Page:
Pittsburgh restaurant grades promote health
Allegheny County’s Health Department is developing and considering implementing A-B-C restaurant grades for health inspections. A pilot program for this system was implemented over the summer and opened for public comment. If this program were adopted, Pittsburgh would join cities such as New York and Los Angeles in providing a clearer indication for consumers as to the cleanliness of the restaurants they dine at.
The current form of this proposal would have health inspectors grade restaurants out of a score of 100, with deductions being made for violations. The letter grades would be assigned on a standard academic scale, where a 90 and above would be an A, an 80 and above would be awarded a B, and so on. Any grade below a C would be subject to Health Department enforcement actions.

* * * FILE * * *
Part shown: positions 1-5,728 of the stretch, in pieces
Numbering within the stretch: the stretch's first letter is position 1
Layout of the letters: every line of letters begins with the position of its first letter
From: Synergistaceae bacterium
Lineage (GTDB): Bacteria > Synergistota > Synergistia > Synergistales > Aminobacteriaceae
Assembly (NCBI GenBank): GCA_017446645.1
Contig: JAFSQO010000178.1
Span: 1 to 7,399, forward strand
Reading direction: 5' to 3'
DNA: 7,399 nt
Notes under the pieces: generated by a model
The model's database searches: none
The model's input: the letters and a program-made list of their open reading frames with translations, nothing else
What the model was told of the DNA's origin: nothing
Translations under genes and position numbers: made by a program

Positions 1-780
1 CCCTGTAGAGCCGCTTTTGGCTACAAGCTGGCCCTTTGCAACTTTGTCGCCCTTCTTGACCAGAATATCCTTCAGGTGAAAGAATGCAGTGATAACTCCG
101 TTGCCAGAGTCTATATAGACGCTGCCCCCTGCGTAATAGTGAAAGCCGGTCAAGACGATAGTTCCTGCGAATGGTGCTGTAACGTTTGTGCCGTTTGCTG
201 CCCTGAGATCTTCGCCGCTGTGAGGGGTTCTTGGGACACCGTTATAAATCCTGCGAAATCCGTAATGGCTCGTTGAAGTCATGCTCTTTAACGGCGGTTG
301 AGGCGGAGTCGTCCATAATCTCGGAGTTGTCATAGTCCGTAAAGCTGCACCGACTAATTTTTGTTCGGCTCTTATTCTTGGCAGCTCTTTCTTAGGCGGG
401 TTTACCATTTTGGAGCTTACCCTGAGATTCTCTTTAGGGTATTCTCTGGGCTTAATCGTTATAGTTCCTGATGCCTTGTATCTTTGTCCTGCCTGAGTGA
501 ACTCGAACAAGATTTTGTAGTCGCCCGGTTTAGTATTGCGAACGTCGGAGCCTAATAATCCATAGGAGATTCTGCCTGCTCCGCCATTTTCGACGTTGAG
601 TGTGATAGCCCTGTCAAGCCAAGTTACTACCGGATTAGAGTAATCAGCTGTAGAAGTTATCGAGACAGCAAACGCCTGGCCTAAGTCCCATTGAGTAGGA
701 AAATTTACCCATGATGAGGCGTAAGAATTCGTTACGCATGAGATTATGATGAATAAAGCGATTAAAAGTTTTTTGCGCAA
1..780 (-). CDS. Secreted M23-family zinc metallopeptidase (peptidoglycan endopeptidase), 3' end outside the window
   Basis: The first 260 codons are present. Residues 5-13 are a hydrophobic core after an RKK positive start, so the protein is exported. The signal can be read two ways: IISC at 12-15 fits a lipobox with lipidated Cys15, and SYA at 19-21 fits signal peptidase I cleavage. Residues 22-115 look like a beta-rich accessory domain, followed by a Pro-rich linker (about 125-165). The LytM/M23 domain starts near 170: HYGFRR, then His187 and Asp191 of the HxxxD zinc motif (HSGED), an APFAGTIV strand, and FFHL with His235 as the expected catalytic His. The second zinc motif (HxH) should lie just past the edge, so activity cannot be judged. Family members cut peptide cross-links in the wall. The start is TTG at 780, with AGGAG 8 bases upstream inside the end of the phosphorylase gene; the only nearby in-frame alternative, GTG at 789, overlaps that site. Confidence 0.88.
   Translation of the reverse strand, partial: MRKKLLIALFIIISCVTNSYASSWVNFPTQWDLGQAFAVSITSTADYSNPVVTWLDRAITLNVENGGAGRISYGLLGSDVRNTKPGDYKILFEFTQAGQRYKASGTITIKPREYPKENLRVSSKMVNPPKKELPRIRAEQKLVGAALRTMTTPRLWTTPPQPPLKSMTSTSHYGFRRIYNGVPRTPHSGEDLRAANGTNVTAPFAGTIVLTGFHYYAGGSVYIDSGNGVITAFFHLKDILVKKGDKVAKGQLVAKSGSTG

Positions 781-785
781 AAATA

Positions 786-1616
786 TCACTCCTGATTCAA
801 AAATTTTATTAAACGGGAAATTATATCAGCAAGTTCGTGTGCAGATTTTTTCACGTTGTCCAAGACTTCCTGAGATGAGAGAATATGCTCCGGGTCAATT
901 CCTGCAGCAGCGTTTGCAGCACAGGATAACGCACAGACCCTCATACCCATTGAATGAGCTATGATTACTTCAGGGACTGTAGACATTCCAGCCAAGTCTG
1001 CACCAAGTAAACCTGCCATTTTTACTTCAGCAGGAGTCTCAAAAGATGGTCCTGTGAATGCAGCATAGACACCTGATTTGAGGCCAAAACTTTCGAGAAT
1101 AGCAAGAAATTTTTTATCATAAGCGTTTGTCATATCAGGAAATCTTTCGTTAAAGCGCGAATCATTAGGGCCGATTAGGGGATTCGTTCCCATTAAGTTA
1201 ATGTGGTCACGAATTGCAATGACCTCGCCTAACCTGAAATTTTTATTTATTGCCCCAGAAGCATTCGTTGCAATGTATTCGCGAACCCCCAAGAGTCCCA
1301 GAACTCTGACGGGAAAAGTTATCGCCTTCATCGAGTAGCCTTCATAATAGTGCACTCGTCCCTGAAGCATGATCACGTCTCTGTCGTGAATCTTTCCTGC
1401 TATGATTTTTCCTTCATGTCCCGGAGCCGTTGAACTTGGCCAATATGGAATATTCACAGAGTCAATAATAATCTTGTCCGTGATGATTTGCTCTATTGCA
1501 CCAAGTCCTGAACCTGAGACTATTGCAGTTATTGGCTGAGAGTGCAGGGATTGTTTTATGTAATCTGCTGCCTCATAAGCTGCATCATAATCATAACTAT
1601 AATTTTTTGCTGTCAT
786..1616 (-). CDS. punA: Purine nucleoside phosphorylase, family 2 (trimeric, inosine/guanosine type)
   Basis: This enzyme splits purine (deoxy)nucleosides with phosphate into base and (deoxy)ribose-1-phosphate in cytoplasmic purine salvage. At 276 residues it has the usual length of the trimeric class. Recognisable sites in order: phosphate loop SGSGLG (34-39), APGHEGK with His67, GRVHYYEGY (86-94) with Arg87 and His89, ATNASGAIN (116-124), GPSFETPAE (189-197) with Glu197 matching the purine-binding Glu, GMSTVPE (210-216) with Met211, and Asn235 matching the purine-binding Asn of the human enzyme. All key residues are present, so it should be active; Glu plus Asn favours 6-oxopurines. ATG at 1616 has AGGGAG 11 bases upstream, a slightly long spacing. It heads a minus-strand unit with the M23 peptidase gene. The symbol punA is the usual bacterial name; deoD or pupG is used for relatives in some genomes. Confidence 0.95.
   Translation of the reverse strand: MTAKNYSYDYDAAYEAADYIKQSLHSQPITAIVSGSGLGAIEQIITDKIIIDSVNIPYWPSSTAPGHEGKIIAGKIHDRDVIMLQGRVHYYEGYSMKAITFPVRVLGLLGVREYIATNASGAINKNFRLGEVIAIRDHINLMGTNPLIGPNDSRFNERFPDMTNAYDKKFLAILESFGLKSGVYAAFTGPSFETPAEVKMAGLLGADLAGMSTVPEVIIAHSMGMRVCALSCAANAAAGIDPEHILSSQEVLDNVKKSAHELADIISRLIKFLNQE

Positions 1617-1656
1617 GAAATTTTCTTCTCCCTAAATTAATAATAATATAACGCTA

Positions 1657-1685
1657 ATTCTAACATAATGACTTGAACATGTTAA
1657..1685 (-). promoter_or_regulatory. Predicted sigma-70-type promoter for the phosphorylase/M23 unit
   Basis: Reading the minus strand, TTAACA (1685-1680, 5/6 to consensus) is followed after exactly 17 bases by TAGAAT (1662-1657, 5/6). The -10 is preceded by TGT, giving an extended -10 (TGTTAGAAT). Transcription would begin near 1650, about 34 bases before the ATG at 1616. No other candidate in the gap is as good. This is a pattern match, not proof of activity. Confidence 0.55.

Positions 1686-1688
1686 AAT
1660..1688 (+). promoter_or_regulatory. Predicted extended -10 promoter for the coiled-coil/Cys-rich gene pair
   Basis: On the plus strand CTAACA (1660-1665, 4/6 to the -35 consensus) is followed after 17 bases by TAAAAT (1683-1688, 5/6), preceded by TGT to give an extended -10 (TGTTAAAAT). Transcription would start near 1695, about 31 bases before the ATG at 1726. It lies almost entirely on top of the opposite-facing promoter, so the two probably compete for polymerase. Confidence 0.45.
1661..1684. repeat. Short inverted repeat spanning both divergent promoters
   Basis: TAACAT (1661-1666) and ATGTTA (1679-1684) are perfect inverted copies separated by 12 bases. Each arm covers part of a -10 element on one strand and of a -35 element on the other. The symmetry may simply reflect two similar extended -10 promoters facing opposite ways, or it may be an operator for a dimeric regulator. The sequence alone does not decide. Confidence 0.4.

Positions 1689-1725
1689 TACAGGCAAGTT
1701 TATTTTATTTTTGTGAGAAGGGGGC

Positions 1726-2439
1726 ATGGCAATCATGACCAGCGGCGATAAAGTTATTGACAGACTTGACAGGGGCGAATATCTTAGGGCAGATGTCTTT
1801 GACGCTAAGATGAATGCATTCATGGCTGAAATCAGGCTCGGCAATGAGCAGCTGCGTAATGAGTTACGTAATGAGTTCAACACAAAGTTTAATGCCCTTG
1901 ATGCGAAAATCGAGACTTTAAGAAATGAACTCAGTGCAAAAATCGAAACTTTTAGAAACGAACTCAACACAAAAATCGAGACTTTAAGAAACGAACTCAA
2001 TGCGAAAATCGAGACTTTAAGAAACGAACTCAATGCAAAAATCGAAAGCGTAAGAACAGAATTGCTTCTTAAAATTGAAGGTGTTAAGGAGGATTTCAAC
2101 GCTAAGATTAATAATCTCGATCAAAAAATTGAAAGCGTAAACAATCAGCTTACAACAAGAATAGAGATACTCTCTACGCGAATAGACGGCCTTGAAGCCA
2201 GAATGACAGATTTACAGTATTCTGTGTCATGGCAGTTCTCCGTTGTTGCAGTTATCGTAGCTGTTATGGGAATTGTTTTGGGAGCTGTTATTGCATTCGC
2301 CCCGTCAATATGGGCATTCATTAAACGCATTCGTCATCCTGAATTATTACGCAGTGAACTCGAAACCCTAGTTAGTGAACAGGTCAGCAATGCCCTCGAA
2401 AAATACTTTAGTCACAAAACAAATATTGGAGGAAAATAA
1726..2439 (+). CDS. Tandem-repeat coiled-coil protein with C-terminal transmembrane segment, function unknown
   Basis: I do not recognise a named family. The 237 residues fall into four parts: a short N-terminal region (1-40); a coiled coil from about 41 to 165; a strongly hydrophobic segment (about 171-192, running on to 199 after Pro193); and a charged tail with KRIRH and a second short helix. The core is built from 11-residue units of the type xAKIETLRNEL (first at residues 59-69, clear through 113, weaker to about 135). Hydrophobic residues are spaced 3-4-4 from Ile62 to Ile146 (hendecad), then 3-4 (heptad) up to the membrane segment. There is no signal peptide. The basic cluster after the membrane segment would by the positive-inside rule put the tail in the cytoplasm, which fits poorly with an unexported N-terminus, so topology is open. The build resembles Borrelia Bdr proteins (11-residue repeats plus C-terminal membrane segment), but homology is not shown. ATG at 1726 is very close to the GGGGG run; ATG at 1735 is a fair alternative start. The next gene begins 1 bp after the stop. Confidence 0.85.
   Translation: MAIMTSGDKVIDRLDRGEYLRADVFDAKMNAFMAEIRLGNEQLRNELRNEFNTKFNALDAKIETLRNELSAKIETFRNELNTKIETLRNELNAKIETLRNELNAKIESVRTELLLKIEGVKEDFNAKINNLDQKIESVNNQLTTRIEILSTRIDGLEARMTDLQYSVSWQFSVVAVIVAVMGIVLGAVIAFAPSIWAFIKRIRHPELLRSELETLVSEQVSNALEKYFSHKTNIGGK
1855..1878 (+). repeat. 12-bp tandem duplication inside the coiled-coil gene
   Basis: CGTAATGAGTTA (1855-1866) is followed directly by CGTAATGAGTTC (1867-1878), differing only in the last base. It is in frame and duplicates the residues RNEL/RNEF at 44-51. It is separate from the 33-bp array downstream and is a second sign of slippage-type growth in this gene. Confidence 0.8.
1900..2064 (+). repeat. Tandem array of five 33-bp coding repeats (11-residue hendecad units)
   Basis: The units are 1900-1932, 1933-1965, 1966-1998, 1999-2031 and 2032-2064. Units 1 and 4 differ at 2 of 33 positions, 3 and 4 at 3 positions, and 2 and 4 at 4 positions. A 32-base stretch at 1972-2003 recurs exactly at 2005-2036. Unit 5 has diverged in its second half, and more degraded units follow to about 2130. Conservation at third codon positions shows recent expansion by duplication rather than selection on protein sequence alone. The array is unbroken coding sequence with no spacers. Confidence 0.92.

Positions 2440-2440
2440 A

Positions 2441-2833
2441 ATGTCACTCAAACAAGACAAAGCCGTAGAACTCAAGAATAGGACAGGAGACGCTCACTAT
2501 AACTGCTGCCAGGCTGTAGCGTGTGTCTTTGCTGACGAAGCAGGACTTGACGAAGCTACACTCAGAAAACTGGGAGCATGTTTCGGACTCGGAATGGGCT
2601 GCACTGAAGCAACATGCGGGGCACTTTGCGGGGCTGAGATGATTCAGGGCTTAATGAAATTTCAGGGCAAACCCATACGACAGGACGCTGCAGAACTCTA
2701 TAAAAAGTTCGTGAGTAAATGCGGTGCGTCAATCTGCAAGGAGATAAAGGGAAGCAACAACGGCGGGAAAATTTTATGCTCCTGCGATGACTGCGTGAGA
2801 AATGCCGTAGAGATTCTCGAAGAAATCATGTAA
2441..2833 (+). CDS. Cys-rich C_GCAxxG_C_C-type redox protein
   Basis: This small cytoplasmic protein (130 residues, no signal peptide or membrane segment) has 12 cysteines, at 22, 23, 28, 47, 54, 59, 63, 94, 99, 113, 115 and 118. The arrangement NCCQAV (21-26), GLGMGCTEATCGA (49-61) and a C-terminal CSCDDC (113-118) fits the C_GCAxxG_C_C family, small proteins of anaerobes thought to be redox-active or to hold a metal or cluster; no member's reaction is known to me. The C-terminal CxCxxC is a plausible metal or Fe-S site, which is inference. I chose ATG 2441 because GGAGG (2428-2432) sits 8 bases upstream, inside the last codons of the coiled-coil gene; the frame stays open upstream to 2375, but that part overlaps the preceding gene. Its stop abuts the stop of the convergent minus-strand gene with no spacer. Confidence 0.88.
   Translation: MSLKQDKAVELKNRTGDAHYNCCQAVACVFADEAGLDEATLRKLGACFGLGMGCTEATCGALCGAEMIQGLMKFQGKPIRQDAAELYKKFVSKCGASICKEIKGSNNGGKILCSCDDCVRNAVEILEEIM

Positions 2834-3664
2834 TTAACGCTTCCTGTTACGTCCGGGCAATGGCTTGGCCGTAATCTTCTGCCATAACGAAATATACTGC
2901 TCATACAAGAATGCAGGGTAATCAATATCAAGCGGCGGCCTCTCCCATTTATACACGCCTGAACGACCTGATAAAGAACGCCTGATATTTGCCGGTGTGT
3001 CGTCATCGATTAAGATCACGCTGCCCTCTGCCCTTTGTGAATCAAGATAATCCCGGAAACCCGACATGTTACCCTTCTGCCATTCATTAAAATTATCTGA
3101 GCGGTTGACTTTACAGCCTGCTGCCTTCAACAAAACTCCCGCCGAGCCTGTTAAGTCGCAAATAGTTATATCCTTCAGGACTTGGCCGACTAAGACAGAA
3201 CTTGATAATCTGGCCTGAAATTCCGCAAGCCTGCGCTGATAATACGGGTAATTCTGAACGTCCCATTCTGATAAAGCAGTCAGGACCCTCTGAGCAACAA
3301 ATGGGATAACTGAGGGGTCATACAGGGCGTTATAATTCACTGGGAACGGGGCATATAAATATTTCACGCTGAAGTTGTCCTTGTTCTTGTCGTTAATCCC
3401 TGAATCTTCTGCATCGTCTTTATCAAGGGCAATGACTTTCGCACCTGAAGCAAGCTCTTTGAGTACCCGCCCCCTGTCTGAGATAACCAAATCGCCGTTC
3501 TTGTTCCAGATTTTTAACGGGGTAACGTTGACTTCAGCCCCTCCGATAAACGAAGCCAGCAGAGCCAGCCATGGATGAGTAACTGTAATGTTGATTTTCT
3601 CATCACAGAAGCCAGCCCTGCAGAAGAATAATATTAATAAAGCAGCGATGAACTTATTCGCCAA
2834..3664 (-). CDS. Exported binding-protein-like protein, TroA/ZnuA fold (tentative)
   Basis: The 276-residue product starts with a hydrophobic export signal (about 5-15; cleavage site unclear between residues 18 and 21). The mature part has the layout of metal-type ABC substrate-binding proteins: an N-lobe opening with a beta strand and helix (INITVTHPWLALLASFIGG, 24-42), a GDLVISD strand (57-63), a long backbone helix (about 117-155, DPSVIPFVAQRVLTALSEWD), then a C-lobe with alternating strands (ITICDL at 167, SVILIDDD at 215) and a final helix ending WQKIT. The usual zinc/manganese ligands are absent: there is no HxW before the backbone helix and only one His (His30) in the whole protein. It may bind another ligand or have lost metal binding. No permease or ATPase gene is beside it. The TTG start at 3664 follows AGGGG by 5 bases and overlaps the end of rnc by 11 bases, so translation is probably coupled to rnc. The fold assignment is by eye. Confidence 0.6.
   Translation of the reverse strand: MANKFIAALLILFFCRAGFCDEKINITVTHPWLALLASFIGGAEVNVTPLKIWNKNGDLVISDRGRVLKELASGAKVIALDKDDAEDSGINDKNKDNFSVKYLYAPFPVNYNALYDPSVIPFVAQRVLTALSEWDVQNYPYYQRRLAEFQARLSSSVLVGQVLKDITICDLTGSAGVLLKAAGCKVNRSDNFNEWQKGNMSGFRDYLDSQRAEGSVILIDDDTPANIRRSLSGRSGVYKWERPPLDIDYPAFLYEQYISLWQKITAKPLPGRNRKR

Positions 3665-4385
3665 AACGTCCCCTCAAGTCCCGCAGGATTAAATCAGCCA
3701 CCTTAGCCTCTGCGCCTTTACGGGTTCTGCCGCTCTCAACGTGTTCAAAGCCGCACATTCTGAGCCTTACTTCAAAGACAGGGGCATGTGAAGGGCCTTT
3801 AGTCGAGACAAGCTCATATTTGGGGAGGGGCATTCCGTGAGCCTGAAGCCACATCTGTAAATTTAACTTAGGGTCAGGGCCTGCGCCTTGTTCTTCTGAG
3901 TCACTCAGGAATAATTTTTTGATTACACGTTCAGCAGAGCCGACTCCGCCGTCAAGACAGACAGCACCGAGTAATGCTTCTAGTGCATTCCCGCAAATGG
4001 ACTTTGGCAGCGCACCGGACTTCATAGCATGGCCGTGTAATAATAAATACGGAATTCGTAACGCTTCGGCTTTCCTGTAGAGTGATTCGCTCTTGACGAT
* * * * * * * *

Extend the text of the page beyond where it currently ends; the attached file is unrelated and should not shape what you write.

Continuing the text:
If an inspected restaurant is not awarded an A during their first inspection, the grade will not be posted on the front of the restaurant’s facility, but will be available online. A re-inspection will then be scheduled, after which the second awarded grade will be posted on the restaurant’s exterior.
The awarding of letter grades would provide an incentive for restaurants to improve their cleanliness. Before, a restaurant would only need to pass a health inspection to stay open for business. However, with customers likely being deterred from eating somewhere with a lower letter grade, there is the added incentive for additional improvements to the condition and sanitation of eating establishments.
While the owners of some restaurants are objecting to the proposal, the benefits to consumers and the public through decreased instances of food illness would very much outweigh any additional costs borne by the restaurant owners.
Last week, the legislation was referred to committee within the Pittsburgh city government, and it looks as if it will pass. This measure will go a long way toward protecting public health and ensuring that consumers are being served food in a clean environment.